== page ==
An expansion on the short film of the same name she made in 2018, Emma Seligman’s feature film debut, Shiva Baby, marks an exciting and promising (not to mention hilarious) entry into the growing works of a new generation of filmmakers. For these up-and-comers (Seligman is in her mid-20s), their stories exist in a world where fluidity of identity, sexuality and preference isn’t just tolerated or accepted but practically expected; where the overwhelming social media content and connectivity tends to make one feel all the more isolated; and where there’s immeasurable pressure to have it all figured out by far too young an age. In Shiva Baby, Seligman channels all that and more into a symphony of anxiety, shame, confusion and chaos with a Jewish wake (the shiva) as its surprisingly entertaining backdrop.
Just one brief prologue scene takes place somewhere other than the small suburban New York home where the film is mainly set, and it introduces us to Danielle (Rachel Sennott), a college senior mid-encounter with a man who is apparently a client of hers, as the wad of cash he hands her afterwards would indicate. He’s sweet enough, given the circumstances; older than her but not so much that it’s gross. He kisses her goodbye as she puts her low-cut tank top back on, saying something about “this brunch thing” thing she has to get to. And in a blink, we’re with a completely different Danielle, one much more modestly dressed, her hair pulled back and her defenses up as she approaches the home and her parents just arriving outside. She’s headed into battle, albeit one she knows well: the constant, if well-meaning, badgering by her mom (Polly Draper) and dad (Fred Melamed); having to answer the same mundane questions about her life and her future plans ad nauseam; and the potential of running into friends or distant relatives she should remember but absolutely does not (or doesn’t want to).
Very quickly, Danielle’s not great day gets worse when who should show up at the shiva her mother asked her to attend (she isn’t even entirely sure who died?) but the guy she was, ahem, servicing that very morning. He’s Max (Danny Deferrari), he happens to be a past employee of Danielle’s dad and—wait for it—his wife and baby daughter are on their way to the brunch, too. Suffice it to say Danielle did not know about this side of Max’s life during their many rendezvous, and on top of everything else coming at her from all sides (I haven’t even mentioned the childhood friend also in attendance, Maya (Molly Gordon), who is very much more than just a friend), now she has to navigate this new development, too. Inevitably Danielle’s dad, Joel, introduces her to Max as though they’ve never met; Seligman’s top-notch cast nails the awkward so precisely it’s painful, in that hurts-so-good way that only makes you want more. The film continues this way, relishing in putting Danielle in the most uncomfortable moments possible, her frenzied perspective compelling the audience to sit up and pay attention to what she’ll have to deal with next. The pestering distant relatives taking liberties with personal space? Check. Losing her phone, the one she uses to secretly make her “arrangements,” and praying it doesn’t fall into the wrong hands? Check. Having to act like the babysitter is very much is not when Max’s wife Kim (Dianna Agron), asks her to hold the baby? A very, very uncomfortable check.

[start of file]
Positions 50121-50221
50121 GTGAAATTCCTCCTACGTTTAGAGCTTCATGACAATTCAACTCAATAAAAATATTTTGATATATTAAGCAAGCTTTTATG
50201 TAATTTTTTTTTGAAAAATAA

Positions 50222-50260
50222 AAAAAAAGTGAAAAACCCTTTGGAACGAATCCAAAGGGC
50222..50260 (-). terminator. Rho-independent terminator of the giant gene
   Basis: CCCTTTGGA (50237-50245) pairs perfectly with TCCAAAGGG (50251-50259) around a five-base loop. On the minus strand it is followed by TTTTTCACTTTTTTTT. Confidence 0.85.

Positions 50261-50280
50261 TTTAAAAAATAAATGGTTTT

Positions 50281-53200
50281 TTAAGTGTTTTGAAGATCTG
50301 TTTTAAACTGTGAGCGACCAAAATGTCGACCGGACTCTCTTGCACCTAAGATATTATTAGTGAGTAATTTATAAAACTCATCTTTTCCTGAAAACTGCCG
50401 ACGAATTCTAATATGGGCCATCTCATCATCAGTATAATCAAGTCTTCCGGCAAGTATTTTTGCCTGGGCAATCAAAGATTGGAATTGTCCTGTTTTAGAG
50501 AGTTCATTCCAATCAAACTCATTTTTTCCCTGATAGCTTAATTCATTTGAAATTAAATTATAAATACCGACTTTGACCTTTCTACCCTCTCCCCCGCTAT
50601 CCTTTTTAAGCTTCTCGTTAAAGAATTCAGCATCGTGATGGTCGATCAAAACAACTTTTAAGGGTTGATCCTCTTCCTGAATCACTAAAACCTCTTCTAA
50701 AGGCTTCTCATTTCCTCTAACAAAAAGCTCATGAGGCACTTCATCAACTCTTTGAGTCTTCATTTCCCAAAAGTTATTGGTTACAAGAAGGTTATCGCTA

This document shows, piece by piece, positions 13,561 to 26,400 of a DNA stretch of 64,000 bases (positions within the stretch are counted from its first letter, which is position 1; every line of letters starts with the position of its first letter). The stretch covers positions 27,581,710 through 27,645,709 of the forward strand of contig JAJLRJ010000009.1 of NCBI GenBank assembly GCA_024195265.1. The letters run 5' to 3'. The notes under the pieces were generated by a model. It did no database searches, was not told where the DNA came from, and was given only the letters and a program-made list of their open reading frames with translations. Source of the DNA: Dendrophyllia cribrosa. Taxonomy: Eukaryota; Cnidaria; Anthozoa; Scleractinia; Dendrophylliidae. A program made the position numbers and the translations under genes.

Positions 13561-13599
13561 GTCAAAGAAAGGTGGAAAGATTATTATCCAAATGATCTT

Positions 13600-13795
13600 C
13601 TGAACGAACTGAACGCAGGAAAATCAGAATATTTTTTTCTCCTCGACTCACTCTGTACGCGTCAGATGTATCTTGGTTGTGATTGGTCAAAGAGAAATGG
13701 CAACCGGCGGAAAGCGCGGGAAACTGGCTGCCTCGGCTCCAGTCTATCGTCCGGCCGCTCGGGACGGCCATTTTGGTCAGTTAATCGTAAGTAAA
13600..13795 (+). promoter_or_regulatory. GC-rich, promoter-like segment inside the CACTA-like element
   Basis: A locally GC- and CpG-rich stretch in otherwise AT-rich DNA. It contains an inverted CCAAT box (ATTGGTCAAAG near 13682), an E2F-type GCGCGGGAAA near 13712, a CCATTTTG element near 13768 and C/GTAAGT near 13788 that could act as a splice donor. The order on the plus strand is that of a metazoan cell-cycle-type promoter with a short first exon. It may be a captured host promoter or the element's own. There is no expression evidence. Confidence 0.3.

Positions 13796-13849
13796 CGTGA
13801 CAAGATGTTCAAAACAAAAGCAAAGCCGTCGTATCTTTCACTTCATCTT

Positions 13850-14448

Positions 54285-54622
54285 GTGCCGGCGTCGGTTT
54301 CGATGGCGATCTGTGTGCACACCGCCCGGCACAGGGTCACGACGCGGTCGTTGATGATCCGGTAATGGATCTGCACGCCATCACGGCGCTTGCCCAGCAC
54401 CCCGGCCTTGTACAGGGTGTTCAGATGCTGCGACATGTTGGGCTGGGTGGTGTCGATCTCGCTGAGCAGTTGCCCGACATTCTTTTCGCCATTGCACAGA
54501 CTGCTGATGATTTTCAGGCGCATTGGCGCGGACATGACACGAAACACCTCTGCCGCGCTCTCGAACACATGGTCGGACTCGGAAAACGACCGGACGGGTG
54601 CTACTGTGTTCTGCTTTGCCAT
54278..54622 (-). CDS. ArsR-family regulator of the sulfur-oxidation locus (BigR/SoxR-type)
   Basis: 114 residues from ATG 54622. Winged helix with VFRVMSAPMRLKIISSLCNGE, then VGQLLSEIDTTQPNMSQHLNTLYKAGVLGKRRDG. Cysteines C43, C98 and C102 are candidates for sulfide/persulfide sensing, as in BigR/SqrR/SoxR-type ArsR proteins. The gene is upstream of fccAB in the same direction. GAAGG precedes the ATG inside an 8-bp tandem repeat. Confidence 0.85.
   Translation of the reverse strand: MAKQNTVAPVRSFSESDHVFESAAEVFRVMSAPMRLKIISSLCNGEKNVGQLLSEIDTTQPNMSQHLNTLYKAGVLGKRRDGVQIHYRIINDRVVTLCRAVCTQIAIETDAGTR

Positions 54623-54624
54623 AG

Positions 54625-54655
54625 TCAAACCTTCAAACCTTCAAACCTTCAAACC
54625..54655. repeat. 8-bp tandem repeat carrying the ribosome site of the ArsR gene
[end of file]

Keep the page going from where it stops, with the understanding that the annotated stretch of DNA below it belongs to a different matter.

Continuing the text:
Shiva Baby is deeply, unapologetically culturally Jewish, simultaneously embracing and roasting the traditions, personalities, humor and mannerisms of that lived experience, from the massive spread of bagels, lox, rugelach (careful how you pronounce that!) and more to a nearly oppressive version of hospitality that probably does far more damage than good to the relationships swirling around Danielle. It’s all kicked up a notch, to be sure, but to paraphrase the adage, it’s funny to whatever degree because, also to some degree, it’s true. Even the goyim among us (myself included) can appreciate the suffocating meddling of well-meaning relatives, the free fall of despair when new, heartbreaking information is uncovered, and the inevitable if unexpected breaking point when it all becomes too much. Sonnett carries it all with apparent and impressive ease, effortlessly shifting between Danielle’s many iterations—who her parents think she is, who Max thinks she is, who she really is—sometimes in the same scene or moment.
Capsule dramas (dramedies?) like Shiva Baby don’t need some grand resolution to wind down their narratives; as the shiva brunch ends, so does the film, everyone packing up and filing out, figuring out how to get back to the city from the far-flung burbs. By this point, we know these colorful characters well and, to Seligman’s true credit, nearly want to follow them back to their post-brunch lives, too. But this is the slice of Danielle’s life we get, and it’s a doozie. As she piles into her parents’ van (which itself is one last moment in a film filled with them), nothing is necessarily resolved for this lost Gen Z soul. She’s still got finals to get through, not to mention life after college to figure out. But for her, it’s not just “life” as her parents would define it (get a good job, fall in love with a nice man, etc.). It’s her own version of it, defined on her terms: who she chooses to love (if anyone!), the lens through which she lives her values, the extent to which she brings her background and baggage to all of it. Not a single moment in Shiva Baby is wasted in getting us closer to understanding Danielle at this particular moment in her life, and though by the end we can’t be sure how she chooses to move forward, we can be sure that she absolutely will.
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